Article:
Apparently written by a college freshman who barely passed psychology but really, really liked It, I Demon Stone is chock-full of awful character development. In this third-person hack-n-slashing action game, each of your three heroes has a sob story about how he was separated from his home and family. Together, they must save the world from the hideous fate of being ripped to shreds by two armies intent on destroying each other. However, your main incentive for staying alive doesn’t spring from any fondness for the characters, but from a desire to avoid being force-fed the same cut-scenes over and over again.
The basic setup of the game has promise. You can switch players on the fly. and each has a specialty to offer. The rogue can slip through the shadows unseen and slaughter enemies. She also jumps, but that’s needed only for a few mini-scenes and hidden treasure spots. Using the fighter doesn’t require much finesse, since his strength is, well, his strength. His special abilities include busting large rocks and obstacles. The mage has an unlimited long-range attack, much better for killing end guys than knives and axes are.
Yet the game doesn’t take advantage of its foundation. Much of the gameplay involves cither protecting something or attacking something that’s protected. Defeating most of the bad guys doesn’t require finding weaknesses, so the attack description you find most pleasing is the one you choose to level up.
When upgrading, there’s no need to ration your experience points or gold. Even if you’re a pacifist, you can still afford everything. This would be very cool, but all of the characters’ upgrades are focused on their main abilities. After a while, you get bored of seeing the words “increases the time Zhai remains undetectable.”
The most irritating aspect of Demon Stone is the carpal-tunnel-syndrome-inducing game-play. which harkens back to the original Diablo The incessant clicking is reminiscent of, but not nearly as gratifying as. using a retractable ballpoint pen.
Another major problem is that you can’t control the camera angles. Since the lens is always focused on the bad guy or the environment. It’s embarrassingly easy to lose your character. Even more maddening are the sudden view changes that leave you wondering which direction you’re actually heading. The lock of manual camera control also makes it easier to accidentally deflect enemy fire into your teammates, though normally they don’t wander aimlessly into enemy fire. In fact, it’s almost guaranteed that if someone dies on a mission, it’s the character you’re currently controlling. So hooray for you.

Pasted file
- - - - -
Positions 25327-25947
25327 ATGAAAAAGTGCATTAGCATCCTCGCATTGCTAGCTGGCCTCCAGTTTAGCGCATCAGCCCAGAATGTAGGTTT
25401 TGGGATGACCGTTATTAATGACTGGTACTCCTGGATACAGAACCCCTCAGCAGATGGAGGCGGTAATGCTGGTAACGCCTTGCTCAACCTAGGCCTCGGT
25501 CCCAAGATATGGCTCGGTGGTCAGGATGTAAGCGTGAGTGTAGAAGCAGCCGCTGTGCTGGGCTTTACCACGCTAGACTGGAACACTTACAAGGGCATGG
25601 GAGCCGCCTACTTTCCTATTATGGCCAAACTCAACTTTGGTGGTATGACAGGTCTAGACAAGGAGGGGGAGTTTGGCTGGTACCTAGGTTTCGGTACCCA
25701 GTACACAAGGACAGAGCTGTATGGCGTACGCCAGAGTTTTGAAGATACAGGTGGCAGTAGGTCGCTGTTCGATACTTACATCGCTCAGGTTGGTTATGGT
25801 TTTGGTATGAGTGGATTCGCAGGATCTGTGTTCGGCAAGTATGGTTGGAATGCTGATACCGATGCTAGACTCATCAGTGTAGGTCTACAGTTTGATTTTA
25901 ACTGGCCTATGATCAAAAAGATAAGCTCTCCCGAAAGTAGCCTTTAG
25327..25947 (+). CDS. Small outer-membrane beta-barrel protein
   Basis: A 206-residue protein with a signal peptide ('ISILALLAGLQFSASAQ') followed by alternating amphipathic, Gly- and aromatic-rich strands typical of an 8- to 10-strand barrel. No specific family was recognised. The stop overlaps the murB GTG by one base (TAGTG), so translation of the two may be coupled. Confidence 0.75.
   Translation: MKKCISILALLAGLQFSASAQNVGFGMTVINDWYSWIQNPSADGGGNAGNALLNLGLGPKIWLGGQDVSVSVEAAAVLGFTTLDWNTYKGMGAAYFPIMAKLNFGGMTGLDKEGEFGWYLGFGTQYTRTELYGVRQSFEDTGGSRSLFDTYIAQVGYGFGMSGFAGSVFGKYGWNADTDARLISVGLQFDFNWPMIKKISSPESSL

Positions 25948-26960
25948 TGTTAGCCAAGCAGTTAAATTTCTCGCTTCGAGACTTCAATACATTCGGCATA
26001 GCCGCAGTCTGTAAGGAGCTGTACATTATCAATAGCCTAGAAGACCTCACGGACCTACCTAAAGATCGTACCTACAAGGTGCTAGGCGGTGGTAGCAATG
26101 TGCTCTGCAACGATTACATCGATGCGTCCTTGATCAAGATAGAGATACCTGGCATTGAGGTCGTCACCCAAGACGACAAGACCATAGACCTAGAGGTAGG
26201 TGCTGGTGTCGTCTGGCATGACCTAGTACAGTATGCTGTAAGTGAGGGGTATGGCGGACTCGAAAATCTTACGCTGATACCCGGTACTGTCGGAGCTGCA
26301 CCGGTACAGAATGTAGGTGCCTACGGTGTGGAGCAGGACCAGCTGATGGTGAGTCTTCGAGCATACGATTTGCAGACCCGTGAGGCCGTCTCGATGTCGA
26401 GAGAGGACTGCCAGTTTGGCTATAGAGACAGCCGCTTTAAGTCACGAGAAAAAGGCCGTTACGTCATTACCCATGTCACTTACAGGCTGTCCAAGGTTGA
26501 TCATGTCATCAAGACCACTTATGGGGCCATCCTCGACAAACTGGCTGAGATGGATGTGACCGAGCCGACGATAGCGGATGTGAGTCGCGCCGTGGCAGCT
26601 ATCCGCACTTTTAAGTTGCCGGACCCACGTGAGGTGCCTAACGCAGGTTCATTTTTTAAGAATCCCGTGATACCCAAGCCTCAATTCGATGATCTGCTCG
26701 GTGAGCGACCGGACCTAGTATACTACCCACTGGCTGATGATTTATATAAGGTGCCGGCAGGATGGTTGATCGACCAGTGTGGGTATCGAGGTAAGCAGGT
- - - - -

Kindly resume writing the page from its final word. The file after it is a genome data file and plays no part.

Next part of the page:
The enemy A.I. on the other hand, leaves a lot to be desired. Characters’ predictable one-two-three attacks are easily countered, and their group communication is nonexistent.
Archers and mages often hit their own grunts, and the thugs themselves can’t go two steps without elbowing each other in the ribs.
Maybe it’s just Patrick Stewart’s narration, but Demon Stone is enjoyable despite its flaws. If you want to get your knuckles bloody or evaporate enemies on the spot, or better yet, if you’re in a vicious, backstab-bing mood. Demon Stone satisfies those basic needs, but not much else.
Verdict: Could have been much better, could hove been much worse. Verdict: 60/100
1. 50 SHADES OF ANGRY BIRDS
Whip the birds, throw in some horrifying misogyny, inexplicable best-seller.
3. ANGRY FLAPPY BIRDS
This probably already exists. But why not make it official, Rovio?
4. ANGRY ASSASSIN’S CREED: BIRDS
One of the forty Assassin’s Creed games due in the next four months.
5. TWIN PEAKS ANGRY BIRDS
Ooooh, mares eat oats and does eat oats and Angry Birds eat ivy…
Developer History: Tom Clancy’s Splinter Cell 2002 [Xbox, PC] Prince of Persia: The Sands of Time 2003 [PS2, Xbox, PC] Far Cry Instincts 2005 [Xbox]
High Point: Assassins Creed II took everything that made the first game a notable cinematic experience and applied improved elements of interactivity and game mechanics to it – making it an instant classic
Review: This game is basically Far Cry 3 with a different story line and set in a different location. What’s the big difference? NOTHING! I would have enjoyed this game even if it was a clone. However, the number of stability problems that this game have drove me crazy! The framerate issue is very annoying. It shouldn’t even be happening because my pc is quite beefed up.
Gaiapolis was Konami’s attempt to change its approach to beat-’em-ups, adopting a top-down perspective, a fantasy setting and some RPG-style elements to go with it. There’s a story at work, illustrated with cutscenes between stages, and the game even has a password system to allow players to resume their games. You can tell that Konami was attempting to create something of an epic here, and it works quite well. That having been said, the action is that of a standard beat-’em-up with added elements, rather than a more complete hybrid.